The hawker centre
So today, let’s have a look at the humble hawker center. A place where the hungry go to feed, where the bored go for coffees and chats. The poor man’s Starbucks, the rich man’s thrify house and every hungry man’s heaven. Before we continue, i need to get all the obvious descriptive puns out of my system, so here we go:
The hawker center is where…
- is served a melting pot of cultures,
- a place where Singaporean society brews,
- a steaming piece of Singapore is dished out,
- the aroma of kiasuism is thickest,
- hot gossip is exchanged over hot coffee,
*shiver* ok, finally got that out.
I’ve travelled a little yes, but all over the world, I cannot find a place that is as endearing as our hawker centre. A place where I can be myself, smell bad, wear dishevelled hair (when I had hair) and give not a shit about manners. A place where you’d be rather out of place in a pressed shirt and shining shoes. A place Hokkien and Malay will get you heard and where English has no voice.
Have you ever paid attention to its inhabitants though? If you thought the hawker centres and kopitiams are dominions of the aunty aunty types, you’re wrong.
Here are five characters that you could study the next time you hang around waiting for your food to cook.
The grumbling uncles
“KNN this f*ck*ng zheng hu everyday raise bills raise taxes, everyday squeeze money, this zheng hu i tell you ah KN2BCB, always only know how to make life difficult”. Yup – the uncles. Usually middle to elderly aged, almost always at the smoking zones. Some carry their Marlboros slid under their t-shirts at the shoulder. They talk/complain loudly, nothing in the world is right for them and they smoke and drink like they won’t outlive their CPF.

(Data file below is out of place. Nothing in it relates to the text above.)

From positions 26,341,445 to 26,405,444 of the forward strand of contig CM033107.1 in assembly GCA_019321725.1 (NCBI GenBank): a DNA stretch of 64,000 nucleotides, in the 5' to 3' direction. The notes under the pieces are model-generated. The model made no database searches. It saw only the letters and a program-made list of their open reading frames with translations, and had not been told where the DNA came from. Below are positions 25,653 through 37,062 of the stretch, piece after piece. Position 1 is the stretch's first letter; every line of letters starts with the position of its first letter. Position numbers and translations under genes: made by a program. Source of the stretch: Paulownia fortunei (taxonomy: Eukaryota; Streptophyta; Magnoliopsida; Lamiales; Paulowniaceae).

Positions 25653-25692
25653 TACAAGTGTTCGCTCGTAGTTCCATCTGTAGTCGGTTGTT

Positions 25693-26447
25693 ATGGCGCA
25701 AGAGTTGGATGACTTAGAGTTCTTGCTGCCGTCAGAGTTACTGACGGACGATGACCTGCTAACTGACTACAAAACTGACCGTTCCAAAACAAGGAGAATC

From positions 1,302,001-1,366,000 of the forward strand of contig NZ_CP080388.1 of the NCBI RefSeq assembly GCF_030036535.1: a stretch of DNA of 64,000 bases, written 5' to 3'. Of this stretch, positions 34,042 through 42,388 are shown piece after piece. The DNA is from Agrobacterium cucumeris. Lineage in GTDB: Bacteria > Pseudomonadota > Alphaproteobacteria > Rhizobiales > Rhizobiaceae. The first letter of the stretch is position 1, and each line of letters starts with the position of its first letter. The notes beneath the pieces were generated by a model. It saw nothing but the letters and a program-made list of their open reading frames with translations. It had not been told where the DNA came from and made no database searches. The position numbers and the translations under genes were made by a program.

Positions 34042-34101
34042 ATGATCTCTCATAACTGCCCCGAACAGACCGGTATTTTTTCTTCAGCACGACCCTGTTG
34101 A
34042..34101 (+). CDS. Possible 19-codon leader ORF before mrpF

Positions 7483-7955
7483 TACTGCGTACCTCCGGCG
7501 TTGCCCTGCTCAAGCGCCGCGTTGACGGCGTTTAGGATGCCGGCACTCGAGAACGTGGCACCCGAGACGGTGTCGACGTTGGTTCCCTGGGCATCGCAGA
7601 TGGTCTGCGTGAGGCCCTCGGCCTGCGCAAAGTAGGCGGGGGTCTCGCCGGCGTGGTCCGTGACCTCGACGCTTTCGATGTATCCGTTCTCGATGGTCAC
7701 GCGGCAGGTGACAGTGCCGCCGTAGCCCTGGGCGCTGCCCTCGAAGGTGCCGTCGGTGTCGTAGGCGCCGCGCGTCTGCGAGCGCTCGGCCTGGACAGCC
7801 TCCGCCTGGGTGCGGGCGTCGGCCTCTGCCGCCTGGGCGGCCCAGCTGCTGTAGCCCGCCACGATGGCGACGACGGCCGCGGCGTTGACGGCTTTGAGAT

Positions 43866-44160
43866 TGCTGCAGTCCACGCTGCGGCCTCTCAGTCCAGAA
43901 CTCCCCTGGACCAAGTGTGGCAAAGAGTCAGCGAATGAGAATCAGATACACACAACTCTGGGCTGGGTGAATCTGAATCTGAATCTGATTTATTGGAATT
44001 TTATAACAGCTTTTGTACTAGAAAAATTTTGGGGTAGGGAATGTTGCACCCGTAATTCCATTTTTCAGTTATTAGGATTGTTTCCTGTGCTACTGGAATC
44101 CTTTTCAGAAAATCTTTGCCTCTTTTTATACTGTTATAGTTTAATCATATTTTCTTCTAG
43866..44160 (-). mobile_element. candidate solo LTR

So you think that illegal bookies don’t exist? I’ll bet my most colourful underwear with you that you’ll find one as easily as you can find a chap cai peng stall. Illegal betting is alive and very well and business booms especially during periods of election. You’ll find them hanging around watching games at giant flat screen TVs, cheering together with the punters and shamelessly teasing the skirt hems on the tiger beer girls.
No piece of society is complete without the obligatory drunk. The drunk appears in various incarnations, depending on the volume of alcohol consumed and the mood of the day, he could be a loud talking, song singing mumbling wreck or slumped over the table stewing in the brew he can’t finish.
When not terrorising motorists on the expressway, the taxi driver will quite likely be exchanging exaggerated tales of highway drama over sliced toast and coffee. Conversations will quite likely be sprinkled with delightful words such as “ERP”, “COE” and “si lang zheng hu”.
Everyonce in a while, you’ll come across this one. Perfume stronger than the aroma of sambal, a dress that probably costs the equivalent of a thousand bowls of wanton mee and an aura more desireable than a basket of prawn paste chicken wings. Completely out of place, she sits and dines on a delicate dish (usually noodles) while completely aware that every pair of male eyes is trained upon her char siew baos.
There’s more to it of course. Even hawkers themselves have a character of their own. Sometimes if we take the time and observe, there’s a lot about our environment we take for granted, but is perhaps so essentially Singapore!